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Relationship between soil test methods and uptake of copper and zinc by grasses on polluted soils


, : Relationship between soil test methods and uptake of copper and zinc by grasses on polluted soils. Communications in Soil Science & Plant Analysis 25(9-10): 1313-1320


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Accession: 002477987

DOI: 10.1080/00103629409369117

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Related references

Klimek, B.; Niklińska, M., 2007: Zinc and copper toxicity to soil bacteria and fungi from zinc polluted and unpolluted soils: a comparative study with different types of Biolog plates. Highway runoff has been identified as a significant source of contaminants that impact on the receiving aquatic environment. Several studies have been completed documenting the characteristics of highway runoff and its implication to the receiving...

Koster, W.M.rkel, D., 1983: Relationship of the amounts of zinc, cadmium, lead and copper in soils and plants when using various soil analysis methods. Landwirtschaftliche Forschung Sonderheft: ub 1983) (39) 245-254

Mercier, G.; Duchesne, J.; Carles-Gibergues, A., 2002: A new in vitro test to simulate gastric absorption of copper, lead, tin and zinc from polluted soils. This paper presents a new in vitro simple screening test to detect soils polluted by metals which can undergo gastric absorption. The Toxicity Characteristics Leaching Procedure (TCLP) and the Gastric Juice Simulation Test (GJST) were applied to s...

Dueck T.A.; Visser P.; Ernst W.H.O.; Schat H., 1986: Vesicular arbuscular mycorrhizae decrease zinc toxicity to grasses growing in zinc polluted soil. Vesicular-arbuscular mycorrhizae (VAM) are known to enhance the uptake of heavy metals in the host and could therefore increase the effects of heavy metal pollution on plant populations. The effect of mycorrhizal infection on two grasses occurring...

Evans, C.E.; Wear, J.I.; Hajek, B.F.; Cope, J.T.J., 1974: The relationship of soil zinc removed by three extractants to zinc uptake by corn and sorghum in medium to fine-textured soils. [123.47.012:120.28].Maize and sorghum plants were grown in growth chambers in eleven fine textured soils (Hapludults, Hapludalfs and Paleudults pH 4.8 to 6.4). The pH was raised to 6.5 and nutrients other than Zn were supplied to all pots. Zn was...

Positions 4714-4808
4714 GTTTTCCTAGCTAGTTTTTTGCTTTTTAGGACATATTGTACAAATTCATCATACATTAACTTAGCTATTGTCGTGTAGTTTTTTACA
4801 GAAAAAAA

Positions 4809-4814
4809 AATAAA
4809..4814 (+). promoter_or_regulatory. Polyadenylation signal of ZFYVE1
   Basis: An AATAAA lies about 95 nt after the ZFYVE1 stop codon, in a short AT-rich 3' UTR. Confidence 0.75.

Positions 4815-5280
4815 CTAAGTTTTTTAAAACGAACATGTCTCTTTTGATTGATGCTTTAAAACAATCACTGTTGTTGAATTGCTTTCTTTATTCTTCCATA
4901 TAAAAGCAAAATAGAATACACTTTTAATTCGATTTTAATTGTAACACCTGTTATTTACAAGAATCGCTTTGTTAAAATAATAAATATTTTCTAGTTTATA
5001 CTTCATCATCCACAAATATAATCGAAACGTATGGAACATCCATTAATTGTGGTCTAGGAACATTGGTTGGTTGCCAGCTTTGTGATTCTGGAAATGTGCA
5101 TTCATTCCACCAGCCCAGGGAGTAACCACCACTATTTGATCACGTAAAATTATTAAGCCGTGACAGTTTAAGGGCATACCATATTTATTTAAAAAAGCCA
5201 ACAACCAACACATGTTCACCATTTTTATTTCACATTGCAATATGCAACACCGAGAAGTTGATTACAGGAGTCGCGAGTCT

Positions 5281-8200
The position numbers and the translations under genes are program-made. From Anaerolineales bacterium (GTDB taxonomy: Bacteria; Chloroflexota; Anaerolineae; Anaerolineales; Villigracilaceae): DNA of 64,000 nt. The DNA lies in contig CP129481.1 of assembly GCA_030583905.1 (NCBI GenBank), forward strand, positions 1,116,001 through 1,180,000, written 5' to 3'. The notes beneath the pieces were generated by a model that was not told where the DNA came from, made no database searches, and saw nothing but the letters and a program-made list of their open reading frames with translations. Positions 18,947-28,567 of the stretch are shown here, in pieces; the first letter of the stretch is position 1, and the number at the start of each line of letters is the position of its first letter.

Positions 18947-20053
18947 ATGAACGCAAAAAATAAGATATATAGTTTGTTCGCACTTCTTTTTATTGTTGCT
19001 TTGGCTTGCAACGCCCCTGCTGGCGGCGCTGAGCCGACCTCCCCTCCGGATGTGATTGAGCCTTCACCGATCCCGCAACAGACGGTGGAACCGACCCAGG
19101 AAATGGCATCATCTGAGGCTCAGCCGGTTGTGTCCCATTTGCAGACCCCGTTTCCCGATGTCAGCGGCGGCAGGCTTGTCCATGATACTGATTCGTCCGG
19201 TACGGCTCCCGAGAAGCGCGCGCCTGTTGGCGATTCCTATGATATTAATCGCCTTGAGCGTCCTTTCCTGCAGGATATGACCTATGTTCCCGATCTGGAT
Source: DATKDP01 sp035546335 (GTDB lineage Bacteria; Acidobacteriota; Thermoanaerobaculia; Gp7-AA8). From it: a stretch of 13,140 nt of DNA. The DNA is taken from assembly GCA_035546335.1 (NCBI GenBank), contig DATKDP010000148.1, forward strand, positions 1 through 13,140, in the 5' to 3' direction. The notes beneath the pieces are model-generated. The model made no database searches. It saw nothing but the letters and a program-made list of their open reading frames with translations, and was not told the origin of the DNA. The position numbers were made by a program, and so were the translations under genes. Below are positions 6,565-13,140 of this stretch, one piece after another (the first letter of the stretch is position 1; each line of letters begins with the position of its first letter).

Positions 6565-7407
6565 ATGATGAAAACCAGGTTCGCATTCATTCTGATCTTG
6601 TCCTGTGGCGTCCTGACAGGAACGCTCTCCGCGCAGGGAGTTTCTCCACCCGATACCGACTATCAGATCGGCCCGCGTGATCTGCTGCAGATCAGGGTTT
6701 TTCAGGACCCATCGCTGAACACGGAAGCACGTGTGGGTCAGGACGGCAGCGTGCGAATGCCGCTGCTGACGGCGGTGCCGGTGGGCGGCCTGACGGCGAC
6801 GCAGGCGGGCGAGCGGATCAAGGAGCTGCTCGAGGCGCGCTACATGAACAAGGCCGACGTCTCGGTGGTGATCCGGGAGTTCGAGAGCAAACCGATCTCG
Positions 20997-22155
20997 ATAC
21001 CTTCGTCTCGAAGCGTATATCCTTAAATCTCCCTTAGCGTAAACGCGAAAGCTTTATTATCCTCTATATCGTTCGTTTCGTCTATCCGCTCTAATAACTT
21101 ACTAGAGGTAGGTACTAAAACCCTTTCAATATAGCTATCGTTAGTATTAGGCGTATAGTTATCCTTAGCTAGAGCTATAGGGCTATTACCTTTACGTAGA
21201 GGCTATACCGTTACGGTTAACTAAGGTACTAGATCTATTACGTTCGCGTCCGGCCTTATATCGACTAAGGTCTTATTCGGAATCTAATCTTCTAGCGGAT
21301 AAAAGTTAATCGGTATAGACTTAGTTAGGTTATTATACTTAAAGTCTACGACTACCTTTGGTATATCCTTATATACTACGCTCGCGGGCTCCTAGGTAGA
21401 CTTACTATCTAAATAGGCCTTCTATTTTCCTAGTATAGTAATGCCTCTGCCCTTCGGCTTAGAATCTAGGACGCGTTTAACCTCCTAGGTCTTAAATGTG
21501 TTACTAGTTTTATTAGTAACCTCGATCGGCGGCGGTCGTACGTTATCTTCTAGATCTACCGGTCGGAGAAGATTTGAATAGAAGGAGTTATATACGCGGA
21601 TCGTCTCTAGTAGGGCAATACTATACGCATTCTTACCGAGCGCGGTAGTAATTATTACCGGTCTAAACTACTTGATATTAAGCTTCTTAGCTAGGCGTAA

Kuldeep Singh; Gupta, V.K., 1985: Suitability of some soil test methods for zinc and response of chickpea to applied zinc in non-calcareous soils. Various extractants were evaluated and attempts made to establish critical limits for predicting Zn availability to chickpea (Cicer arietinum) grown on non-calcareous soils. Bray's per cent yields (BPY) were correlated with soil as determined...

Schierup, H.; Larsen, V., 1981: Macrophyte cycling of zinc, copper, lead and cadmium in the littoral zone of a polluted and a non-polluted lake. I. Availability, uptake and translocation of heavy metals in Phragmites australis (Cav.) Trin. The distribution of Zn, Cu, Pb and Cd between the sediment, the interstitial water and different parts of Phragmites australis (Cav.) Trin. was investigated in the eutrophic, sewage-polluted Lake Sortesø and in the oligotrophic, non-polluted Lake...

Impellitteri, C.A.; Saxe, J.K.; Cochran, M.; Janssen, G.M.C.M.; Allen, H.E., 2003: Predicting the bioavailability of copper and zinc in soils: modeling the partitioning of potentially bioavailable copper and zinc from soil solid to soil solution. This research produced statistically based, semimechanistic models describing partitioning of Cu and Zn in 40 soils from the United States, Canada, the United Kingdom (UK), The Netherlands, and Chile with widely varying characteristics. Two differ...

Singh K.; Gupta V.K., 1985: Suitability of some soil test methods for zinc and response of chick pea cicer arietinum to applied zinc in non calcareous soils. Various extractants have been evaluated and attempts made to establish critical limits for predicting Zn availability to chickpea grown on non-calcareous soils. Bray's per cent yields (BPY) were correlated with Zn extracted from soils with di...

Singh, B.R.; Lag, J., 1976: Uptake of trace elements by barley in zinc-polluted soils. 1. Availability of zinc to barley from indigenous and applied zinc and the effect of excessive zinc on the growth and chemical composition of barley. The application of zinc increased the zinc content of barley from 320 to 737, 191 to 379, and 233 to 489 ppm in three zinc-polluted, but failed to produce severe toxicity. A high correlation (0.999) between "A" values and zinc determined...